WOODBURY – On Saturday, April 16, 2016, the City of Woodbury will host the 44th Annual Woodbury Relays, to be held at Woodbury Junior-Senior High School (25 North Broad Street). In addition to a full day of track & field events, this year’s Woodbury Relays will feature a special announcement and dedication. The 44th Annual Woodbury Relays will be dedicated Pfc. George Benjamin, Jr., Woodbury’s only recipient of the Congressional Medal of Honor, the nation’s highest military award. Benjamin was killed in action in the Philippines during World War II and his heroic actions led to the posthumous award by President Harry S. Truman.
The ceremony, emceed by Woodbury High School Athletic Director Grant Shivers, will take place between 11:30 am and 12:00 noon on Saturday, April 16. Benjamin was a member of the 306th Infantry of the U.S. Army. Lieutenant Colonel Greg Cannata and other members of the 306th will travel from their base in Fort Stewart, GA, to participate in Saturday’s dedication. LTC Cannata will read the description of Benjamin’s heroic actions. Woodbury Mayor Bill Volk will also announce the donation of Pfc. Benjamin’s Congressional Medal of Honor to the City of Woodbury, a project initiated by the Benjamin family and managed by the Benjamin Medal of Honor Steering Committee.
George Benjamin, Jr., Woodbury High School class of 1935, Temple University class of 1939, was a scholar athlete, who excelled in the discus, shot, and javelin. “Benge” was Captain of Coach “Cap” Paine’s track team at Woodbury, a mathematician and artist.
During World War II, Pfc. Benjamin served in Company A of the 306th Infantry Regiment of the U.S. Army. Pfc. George Benjamin, Jr. served in Co. A, 306th Inf. Reg., 77th Infantry Division, U.S. Army. On Dec. 21, 1944, on the Island of Leyte, in the Philippine Islands, Pfc. Benjamin single-handedly led a fearless and spirited charge against a well-defended Japanese stronghold. After several of his officers were killed, Benjamin left his secure position, ran across bullet-whipped terrain waving for his platoon to follow. Carrying his bulky radio and armed only with a pistol, he fearlessly penetrated intense machine gun and rifle fire to the enemy position, killing one of the enemy in a foxhole and moving on to annihilate a light machine gun crew. Heedless of heavy fire concentrated on him, he continued to spearhead the assault, killing two more of the enemy before falling mortally wounded. After being evacuated to an aid station, his first thought was still of the American advance. Overcoming great pain he radioed tactical information on enemy weapons and positions. His charge allowed the advance of his entire battalion, saved countless lives, and was a source of great and lasting inspiration to his comrades. He is now resting peacefully in the U.S. Army cemetery at Fort Bonifacio, Manila, Philippines.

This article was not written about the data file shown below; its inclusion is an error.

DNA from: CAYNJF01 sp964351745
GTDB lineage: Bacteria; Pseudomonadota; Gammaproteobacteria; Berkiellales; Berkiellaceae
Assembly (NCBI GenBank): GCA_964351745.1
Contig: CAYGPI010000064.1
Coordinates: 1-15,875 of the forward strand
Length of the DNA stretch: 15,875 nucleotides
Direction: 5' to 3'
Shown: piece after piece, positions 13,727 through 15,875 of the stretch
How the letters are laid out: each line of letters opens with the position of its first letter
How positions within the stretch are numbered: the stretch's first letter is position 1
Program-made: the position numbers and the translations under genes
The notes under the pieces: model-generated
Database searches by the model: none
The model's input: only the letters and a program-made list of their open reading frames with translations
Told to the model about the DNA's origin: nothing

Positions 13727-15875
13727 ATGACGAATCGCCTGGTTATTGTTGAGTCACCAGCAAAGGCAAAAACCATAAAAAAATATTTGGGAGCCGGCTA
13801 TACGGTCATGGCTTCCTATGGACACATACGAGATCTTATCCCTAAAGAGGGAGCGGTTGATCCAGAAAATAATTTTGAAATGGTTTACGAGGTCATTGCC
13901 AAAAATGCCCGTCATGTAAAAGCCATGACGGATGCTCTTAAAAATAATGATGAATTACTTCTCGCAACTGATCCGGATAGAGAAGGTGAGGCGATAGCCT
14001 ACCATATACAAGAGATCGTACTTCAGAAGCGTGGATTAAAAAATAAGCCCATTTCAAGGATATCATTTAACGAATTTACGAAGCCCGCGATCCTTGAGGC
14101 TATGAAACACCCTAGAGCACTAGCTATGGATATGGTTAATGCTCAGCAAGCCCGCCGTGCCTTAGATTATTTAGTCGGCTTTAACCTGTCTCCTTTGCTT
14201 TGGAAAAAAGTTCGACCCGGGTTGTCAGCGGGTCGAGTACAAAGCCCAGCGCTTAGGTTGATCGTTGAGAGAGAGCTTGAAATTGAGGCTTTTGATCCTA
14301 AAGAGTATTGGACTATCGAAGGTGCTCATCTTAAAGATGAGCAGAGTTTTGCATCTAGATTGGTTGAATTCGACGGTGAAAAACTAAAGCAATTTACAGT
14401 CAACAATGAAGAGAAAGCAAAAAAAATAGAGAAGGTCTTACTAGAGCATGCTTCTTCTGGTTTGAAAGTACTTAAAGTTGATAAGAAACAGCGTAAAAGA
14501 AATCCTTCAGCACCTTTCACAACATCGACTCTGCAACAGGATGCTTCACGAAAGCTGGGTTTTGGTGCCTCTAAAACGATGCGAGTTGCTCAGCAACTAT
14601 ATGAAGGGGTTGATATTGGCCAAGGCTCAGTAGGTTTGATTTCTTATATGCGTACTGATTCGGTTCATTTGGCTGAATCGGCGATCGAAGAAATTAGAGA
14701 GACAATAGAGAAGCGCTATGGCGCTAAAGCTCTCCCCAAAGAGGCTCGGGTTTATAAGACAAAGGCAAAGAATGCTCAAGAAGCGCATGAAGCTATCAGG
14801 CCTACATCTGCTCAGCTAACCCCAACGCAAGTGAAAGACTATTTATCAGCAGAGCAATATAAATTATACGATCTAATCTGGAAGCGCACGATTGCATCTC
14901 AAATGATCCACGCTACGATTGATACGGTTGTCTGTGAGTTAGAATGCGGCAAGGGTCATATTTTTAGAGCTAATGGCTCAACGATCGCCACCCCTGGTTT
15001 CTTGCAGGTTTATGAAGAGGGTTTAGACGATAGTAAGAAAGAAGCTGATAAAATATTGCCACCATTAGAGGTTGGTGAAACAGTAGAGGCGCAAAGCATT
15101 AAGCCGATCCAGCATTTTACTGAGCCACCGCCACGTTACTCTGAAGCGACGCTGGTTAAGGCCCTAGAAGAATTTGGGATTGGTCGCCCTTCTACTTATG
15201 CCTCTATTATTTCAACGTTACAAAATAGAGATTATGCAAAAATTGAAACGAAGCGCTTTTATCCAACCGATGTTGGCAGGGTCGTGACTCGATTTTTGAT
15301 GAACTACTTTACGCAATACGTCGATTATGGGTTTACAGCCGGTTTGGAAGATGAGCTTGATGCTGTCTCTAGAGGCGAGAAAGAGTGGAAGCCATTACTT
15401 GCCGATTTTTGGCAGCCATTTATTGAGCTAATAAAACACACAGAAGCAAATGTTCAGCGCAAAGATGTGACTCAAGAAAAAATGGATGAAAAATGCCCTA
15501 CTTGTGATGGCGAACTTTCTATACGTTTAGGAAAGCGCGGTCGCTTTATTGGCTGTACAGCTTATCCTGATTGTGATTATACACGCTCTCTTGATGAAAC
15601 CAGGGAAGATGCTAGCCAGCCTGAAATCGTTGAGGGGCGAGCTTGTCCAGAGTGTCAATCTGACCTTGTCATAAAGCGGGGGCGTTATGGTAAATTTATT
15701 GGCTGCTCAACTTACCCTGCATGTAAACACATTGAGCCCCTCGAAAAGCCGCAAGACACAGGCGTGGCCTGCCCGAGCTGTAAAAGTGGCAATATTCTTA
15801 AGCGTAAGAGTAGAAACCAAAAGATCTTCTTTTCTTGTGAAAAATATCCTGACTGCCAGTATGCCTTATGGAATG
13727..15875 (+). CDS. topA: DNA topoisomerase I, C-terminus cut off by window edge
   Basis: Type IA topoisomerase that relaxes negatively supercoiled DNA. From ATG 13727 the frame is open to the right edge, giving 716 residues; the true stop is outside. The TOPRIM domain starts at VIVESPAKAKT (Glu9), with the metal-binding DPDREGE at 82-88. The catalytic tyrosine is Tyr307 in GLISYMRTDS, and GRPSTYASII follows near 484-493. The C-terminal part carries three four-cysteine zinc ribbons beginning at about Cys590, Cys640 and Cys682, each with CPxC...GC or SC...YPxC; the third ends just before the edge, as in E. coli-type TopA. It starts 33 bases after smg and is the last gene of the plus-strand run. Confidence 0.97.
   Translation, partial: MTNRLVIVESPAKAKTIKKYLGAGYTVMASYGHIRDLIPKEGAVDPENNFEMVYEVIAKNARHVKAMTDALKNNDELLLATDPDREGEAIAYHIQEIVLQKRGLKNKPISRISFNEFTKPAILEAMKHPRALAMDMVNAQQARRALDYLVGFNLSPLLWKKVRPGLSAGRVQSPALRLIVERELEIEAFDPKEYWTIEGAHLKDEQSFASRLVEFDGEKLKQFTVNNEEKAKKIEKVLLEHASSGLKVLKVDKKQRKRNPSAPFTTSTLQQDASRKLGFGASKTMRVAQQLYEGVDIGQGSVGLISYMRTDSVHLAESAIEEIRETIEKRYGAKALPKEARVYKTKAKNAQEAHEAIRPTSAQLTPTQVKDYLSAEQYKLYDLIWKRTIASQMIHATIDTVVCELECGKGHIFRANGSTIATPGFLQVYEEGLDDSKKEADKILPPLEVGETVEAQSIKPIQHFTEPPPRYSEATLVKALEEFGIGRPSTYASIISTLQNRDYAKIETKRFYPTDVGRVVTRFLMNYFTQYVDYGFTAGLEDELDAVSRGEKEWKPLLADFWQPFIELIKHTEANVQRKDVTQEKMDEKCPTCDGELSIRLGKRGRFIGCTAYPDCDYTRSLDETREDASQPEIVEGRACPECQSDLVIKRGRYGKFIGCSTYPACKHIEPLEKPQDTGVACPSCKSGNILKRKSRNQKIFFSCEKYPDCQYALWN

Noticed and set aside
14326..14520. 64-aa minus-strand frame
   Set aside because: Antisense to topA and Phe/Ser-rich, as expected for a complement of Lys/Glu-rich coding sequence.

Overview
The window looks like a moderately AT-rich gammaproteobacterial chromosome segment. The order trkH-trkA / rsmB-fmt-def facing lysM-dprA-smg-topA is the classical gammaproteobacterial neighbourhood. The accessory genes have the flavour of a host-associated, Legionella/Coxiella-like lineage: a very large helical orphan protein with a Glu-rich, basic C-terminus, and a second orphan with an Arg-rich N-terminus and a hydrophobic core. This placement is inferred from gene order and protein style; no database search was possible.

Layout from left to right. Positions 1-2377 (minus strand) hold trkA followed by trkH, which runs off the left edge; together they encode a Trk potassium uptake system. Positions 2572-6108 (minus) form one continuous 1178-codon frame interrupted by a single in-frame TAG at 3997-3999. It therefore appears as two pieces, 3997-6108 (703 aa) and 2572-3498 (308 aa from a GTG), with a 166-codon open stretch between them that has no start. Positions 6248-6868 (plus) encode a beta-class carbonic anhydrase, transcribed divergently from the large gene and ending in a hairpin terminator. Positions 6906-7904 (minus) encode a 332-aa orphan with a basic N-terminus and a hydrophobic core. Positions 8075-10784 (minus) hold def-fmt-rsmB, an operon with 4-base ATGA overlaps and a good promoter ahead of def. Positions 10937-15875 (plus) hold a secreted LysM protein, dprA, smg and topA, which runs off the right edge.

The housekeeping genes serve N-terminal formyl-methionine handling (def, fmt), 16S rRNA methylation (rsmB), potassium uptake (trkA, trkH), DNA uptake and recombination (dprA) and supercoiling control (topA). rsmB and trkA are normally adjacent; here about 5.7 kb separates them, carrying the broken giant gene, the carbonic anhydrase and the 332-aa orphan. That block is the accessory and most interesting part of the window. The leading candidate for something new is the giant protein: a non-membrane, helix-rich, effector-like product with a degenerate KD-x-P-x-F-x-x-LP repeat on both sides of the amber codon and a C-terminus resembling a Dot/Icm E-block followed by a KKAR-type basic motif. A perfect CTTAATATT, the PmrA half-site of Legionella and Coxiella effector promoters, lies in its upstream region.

On June 28th, 1945, George Benjamin, Jr. was posthumously awarded the nation’s highest military award, the Congressional Medal of Honor, by President Harry S. Truman.